The memoir of Hauptsturmfuhrer Reinhardt Faustenach turns up after his death and is read by his boyhood friend, a Harvard professor. The memoir chronicles the gradual moral seduction of a Holocaust criminal's mind as it traces Reinhardt's fortunes from pre-WW2 Germany through his years in the Wehrmacht, in the SS, and finally through his years on the run from Bergen-Belsen in the guise of one of his victims.
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The narrative sequence of Faust Legacy Quartet, which began with the novel The Lame King, about a Holocaust criminal, is continued in The Phoenix Cage, with the tragic love affair between his opium-addicted daughter Margitte and a young Canadian Army officer Simon Foster. This tale of fatal infatuation, intrigue, and violence brings to life the rigid olfd proprieties of regimental life which survived hardly unchanged since the 19th century, amid the anxiety and abandon induced by the ever-present threat of nuclear Amageddon.
The Dikhelis Sign, Book 3 of the Quartet, finds Captain Simon Foster with a UN peacekeeping force wedged between hostile Greeks and Turks on the island of Cyprus. Here Simon encounters Acrasia, the young wife of Gareth Struthers, an irascible and aging expatriate British war hero. Simon and Acrasia seek relief in each other from appetite and crushing tedium; but events threaten to expose their idyll. One of Simon's soldiers, Private Cary Lovewise, is assassinated gruesomely by former EOKA terrorists to redress the honour of a Greek Cypriot girl Theodosia, and Simon orchestrates a plot to make the death appear to be a shooting on the Green Line.
In the Quartet's funal novel The Kali Pact, Major Simon Foster reappears in Kashmir, patrolling the tense ceasefire line between India and Pakistan. Here, through deadly coincidence, he rediscovers Margitte, who has made a new life, and is married. Drawn to each other like moths to a flame, they court a devastating vengeance when Simon finds himself in the high Karakorums, depending on Margitte's husband for his life.The Faust Legacy Quartet, which began in with the ruin of Hitler's Germany, ends with the death of Pakistan's tyrant Zia-ul-Haq.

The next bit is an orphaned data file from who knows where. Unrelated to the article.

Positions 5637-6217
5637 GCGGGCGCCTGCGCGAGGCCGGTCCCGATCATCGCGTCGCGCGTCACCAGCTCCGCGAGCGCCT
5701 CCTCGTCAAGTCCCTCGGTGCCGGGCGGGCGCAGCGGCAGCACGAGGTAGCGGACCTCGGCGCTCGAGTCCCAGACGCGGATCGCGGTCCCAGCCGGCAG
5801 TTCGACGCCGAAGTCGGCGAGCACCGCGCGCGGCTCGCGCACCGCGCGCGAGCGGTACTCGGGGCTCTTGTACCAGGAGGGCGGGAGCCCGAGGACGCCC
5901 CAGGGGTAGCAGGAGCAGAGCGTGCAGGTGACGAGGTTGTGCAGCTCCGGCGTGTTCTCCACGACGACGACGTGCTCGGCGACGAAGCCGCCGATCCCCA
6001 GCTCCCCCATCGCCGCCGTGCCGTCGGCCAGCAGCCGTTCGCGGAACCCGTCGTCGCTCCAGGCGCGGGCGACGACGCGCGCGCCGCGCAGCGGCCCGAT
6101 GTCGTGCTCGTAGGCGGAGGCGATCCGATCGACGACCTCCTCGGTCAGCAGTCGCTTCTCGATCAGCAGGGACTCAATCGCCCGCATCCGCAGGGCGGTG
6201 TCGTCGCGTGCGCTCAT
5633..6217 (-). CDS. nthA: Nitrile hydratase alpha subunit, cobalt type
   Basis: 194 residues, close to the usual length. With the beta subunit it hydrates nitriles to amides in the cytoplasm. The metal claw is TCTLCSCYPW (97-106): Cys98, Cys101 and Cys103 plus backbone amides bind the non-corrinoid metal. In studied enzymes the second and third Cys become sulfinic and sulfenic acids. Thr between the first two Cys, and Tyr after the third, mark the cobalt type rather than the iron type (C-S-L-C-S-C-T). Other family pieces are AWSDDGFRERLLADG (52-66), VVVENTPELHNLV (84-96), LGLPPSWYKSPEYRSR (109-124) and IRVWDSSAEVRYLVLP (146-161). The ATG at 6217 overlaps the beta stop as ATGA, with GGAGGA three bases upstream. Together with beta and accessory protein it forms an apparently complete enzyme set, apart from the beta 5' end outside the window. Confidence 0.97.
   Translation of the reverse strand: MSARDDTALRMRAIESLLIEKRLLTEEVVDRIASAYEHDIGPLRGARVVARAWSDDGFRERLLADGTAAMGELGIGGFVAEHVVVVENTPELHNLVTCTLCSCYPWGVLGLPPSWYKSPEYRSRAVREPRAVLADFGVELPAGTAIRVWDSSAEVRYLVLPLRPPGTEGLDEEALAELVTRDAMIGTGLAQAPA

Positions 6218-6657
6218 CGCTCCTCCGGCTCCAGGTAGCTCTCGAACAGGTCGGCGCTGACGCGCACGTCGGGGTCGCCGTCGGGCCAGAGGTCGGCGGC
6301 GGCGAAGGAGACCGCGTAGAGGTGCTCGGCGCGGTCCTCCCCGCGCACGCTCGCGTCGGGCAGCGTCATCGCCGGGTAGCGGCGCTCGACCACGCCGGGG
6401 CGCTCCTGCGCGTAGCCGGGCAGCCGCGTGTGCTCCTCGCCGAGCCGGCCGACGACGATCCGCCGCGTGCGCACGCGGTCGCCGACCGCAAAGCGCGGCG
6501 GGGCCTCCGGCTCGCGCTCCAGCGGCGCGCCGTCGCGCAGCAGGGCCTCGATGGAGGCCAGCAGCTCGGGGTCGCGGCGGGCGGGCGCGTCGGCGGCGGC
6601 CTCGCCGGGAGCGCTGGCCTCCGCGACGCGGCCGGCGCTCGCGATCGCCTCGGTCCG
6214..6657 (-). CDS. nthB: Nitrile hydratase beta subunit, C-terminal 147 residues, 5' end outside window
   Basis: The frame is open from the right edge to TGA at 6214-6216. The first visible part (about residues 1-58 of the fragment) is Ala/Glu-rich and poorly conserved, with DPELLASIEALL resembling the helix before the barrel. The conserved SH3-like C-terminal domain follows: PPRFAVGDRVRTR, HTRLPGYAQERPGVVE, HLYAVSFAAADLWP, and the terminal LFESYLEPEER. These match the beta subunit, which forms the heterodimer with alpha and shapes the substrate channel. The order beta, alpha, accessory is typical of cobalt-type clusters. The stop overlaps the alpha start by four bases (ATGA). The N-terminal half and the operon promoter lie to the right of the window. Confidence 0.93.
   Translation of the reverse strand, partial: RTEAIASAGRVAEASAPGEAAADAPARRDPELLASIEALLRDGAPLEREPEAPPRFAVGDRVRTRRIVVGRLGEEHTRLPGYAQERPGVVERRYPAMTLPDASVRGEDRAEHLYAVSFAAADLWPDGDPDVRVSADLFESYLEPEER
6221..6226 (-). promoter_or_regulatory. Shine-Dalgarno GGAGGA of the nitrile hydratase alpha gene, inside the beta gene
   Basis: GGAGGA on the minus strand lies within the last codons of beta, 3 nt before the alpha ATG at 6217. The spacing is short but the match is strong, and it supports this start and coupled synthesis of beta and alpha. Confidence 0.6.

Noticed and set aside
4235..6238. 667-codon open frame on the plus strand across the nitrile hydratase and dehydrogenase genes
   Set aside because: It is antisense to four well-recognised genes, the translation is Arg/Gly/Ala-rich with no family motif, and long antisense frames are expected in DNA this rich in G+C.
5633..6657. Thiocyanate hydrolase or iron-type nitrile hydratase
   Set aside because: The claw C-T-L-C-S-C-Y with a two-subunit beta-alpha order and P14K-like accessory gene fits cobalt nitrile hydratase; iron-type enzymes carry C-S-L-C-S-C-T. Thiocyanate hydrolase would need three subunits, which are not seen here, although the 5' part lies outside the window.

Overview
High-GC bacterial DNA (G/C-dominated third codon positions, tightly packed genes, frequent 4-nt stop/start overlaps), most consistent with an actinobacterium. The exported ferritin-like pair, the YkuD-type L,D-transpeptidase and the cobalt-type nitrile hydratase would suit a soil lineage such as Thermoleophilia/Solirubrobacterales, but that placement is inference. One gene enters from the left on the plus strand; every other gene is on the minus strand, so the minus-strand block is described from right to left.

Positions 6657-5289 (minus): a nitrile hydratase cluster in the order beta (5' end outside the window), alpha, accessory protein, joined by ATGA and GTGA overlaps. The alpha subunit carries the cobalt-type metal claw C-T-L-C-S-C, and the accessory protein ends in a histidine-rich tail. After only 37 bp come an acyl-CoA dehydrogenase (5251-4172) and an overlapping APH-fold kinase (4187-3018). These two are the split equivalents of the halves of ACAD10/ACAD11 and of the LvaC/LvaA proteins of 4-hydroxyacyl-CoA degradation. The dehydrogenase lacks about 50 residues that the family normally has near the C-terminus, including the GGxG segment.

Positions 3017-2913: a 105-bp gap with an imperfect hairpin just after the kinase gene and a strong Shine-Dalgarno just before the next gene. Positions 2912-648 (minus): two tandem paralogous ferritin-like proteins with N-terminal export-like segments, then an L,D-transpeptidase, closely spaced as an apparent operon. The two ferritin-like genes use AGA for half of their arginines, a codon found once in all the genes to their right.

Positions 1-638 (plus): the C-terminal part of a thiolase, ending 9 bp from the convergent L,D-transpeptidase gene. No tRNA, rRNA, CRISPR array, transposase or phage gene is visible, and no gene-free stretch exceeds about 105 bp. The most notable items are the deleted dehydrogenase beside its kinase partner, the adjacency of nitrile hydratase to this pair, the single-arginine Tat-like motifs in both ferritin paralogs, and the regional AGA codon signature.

The rain that had kept Reinhardt wakeful and shuddering for two days had at last abated towards evening, so instead of starting his night's trek, he found a low spot sheltered from the wind, where he could lie down. Exhausted, he immediately fell into a light doze. Not long after, a boy Ernst and his girl Gerda came trudging across the heath, their arms locked round each other as they stumbled across the hummocked earth. Their joint progress would have been awkward in any case, because of the boy's club foot.... A dog's barking came to them on the soughing evening wind, deepening the silences between. They had the solitude they craved, but Gerda's shoulders jerked with a shiver. The slight shelter afforded by a fold in the ground was all they were looking for. Ernst tightened his hold and pointed ahead with his free hand... "Over there, A good spot, d'you think?" Gerda sensed the urgency of desire in his voice.... If you like, my lover. She smiled up at him, her need dampened by the night chill, but knowing his. A good man was hard to find these days. Ernst led her on to where the ground fell away in a gentle slope into a depression like a grown-over shell hole from an ancient war, oval like the inside of an egg. They'd just started downward into it, when Gerda stopped in mid-stride. "What's that?" Then the boy saw it too, a dark form lying huddled at the bottom of the depression. "Don't know. A dead body?" ..... [Reinhardt]was curled fetally against the cold with his back to them, and tremors wracked his frame. His flesh had wasted away quickly, and he was quite gaunt now .... [He] jerked erect, swinging his bent knees in an arc. Startled and terrified,he sat upright facing them, as if he'd been moulded suddenly out of earth. There was light enough for them to see his skeletal neck and wrists, red with cold under the grime. His skull-like head had a thick stubble extending down the jaws, and the red-gray skin was stretched paper-thin across his cheekbones. His eyes glittering from sunken sockets were dark pools of misery. The new-born Rubin Fauste [formerly Haupsturmfuhrer Reinhardt Fasustenach] and the young couple eyed each other in silent shock. Terrified, Ernst pulled Gerda away, and they ran headlong, Ernst dash-clumping....